Restoring The Earth | Link TV
Restoring The Earth
(Earth Focus: Episode 53) It is possible to rehabilitate large-scale damaged ecosystems, to improve the lives of people trapped in poverty and to sequester carbon naturally. John Liu presents "Hope in a Changing Climate," which showcases approaches that have worked on the Loess Plateau in China, Ethiopia and Rwanda. Produced in collaboration with the Environmental Education Media Project (EEMP).
In Juliette, Georgia radioactive water flows from the tap. In Pennsylvania, three adjoining counties battle a rare form of cancer. One thing these communities have in common is their exposure coal ash. Coal combustion powers 40 percent of America’s electricity but generates 130 million tons of coal ash each year. Though it is known to contain carcinogens, coal ash is often dumped in unlined ponds where it leaches into groundwater. There is no federal coal ash regulation on the books—only a patchwork of state level standards.
After centuries of over-harvesting and bouts of disease, oyster populations in the Chesapeake Bay plummeted along with profits for the oyster industry and the health of the Bay. In some areas, native oysters are becoming more abundant. But culture and ecology clash as watermen, who depend on harvesting oysters for income, are at odds with scientists and conservationists who want to restore oyster populations. Filmmaker Sandy Cannon-Brown looks at oysters and the people behind them in her documentary "Spat! Bringing Oysters Back to the Bay."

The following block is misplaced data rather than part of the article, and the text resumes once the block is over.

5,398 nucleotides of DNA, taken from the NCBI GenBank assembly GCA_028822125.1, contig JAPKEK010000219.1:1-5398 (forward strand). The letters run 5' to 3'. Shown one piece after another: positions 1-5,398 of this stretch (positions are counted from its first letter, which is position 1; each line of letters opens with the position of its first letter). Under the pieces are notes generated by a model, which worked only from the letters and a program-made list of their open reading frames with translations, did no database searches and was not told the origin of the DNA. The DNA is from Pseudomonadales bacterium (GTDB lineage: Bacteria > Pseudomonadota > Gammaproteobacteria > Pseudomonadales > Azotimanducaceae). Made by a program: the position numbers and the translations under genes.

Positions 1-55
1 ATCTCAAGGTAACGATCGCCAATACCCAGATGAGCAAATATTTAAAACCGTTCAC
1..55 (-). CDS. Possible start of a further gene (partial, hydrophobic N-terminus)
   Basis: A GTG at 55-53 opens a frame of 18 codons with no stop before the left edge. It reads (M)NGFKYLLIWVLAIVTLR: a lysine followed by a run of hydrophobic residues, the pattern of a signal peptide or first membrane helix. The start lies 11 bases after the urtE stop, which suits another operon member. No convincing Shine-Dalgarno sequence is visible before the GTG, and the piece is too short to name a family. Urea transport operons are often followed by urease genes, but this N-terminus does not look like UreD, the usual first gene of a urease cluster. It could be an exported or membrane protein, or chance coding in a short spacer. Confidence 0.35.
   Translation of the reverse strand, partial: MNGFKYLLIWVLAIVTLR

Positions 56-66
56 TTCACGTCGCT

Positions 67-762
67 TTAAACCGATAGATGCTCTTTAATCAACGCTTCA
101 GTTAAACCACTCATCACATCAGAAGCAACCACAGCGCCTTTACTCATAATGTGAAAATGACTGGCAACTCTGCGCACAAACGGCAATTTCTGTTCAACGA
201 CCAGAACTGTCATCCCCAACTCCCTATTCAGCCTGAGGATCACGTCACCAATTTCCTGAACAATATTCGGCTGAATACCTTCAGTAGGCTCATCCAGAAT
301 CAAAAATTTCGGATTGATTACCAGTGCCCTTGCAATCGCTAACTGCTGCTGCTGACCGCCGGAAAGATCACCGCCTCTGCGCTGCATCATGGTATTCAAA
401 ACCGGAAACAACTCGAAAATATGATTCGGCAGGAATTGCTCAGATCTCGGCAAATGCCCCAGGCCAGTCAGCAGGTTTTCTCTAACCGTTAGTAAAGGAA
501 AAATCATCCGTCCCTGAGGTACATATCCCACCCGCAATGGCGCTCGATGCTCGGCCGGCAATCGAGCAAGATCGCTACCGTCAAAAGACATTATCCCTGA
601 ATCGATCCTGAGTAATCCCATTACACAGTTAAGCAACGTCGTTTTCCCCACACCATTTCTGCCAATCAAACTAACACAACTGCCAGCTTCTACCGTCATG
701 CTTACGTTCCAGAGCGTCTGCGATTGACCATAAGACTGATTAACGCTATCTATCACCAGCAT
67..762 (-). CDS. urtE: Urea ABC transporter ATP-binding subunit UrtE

An impoverished former mining community in Colorado hopes that a proposed uranium mill will bring jobs and prosperity until environmentalists step in to try to stop it. Who gets to decide? Filmmaker Suzan Beraza documents the debate in her new film Uranium Drive In.
Neonicotinoids are the most widely used insecticides in the world. But they've been linked to the decline of honeybees, which pollinate many food crops. And scientists now say neonicotinoids also harm many terrestrial, aquatic, and marine invertebrates. These pervasive insecticides damage sea urchin DNA, suppress the immune systems of crabs, and affect the tunneling and reproductive behavior of earthworms. They kill off insects that many birds, amphibians, and reptiles rely on for food.
“Vanishing Coral” presents the personal story of scientists and naturalists who are working with local communities to protect coral reefs that are being destroyed by warming seas, pollution, and destructive fishing practices. Featured in the documentary is the President of the Biosphere 2 Foundation Abigail Alling, marine biologist and coral expert Phil Dustan, captain of the Mir research sailing vessel Mark Van Thillo, and Nono Suparno, a leading conservationist in Bali.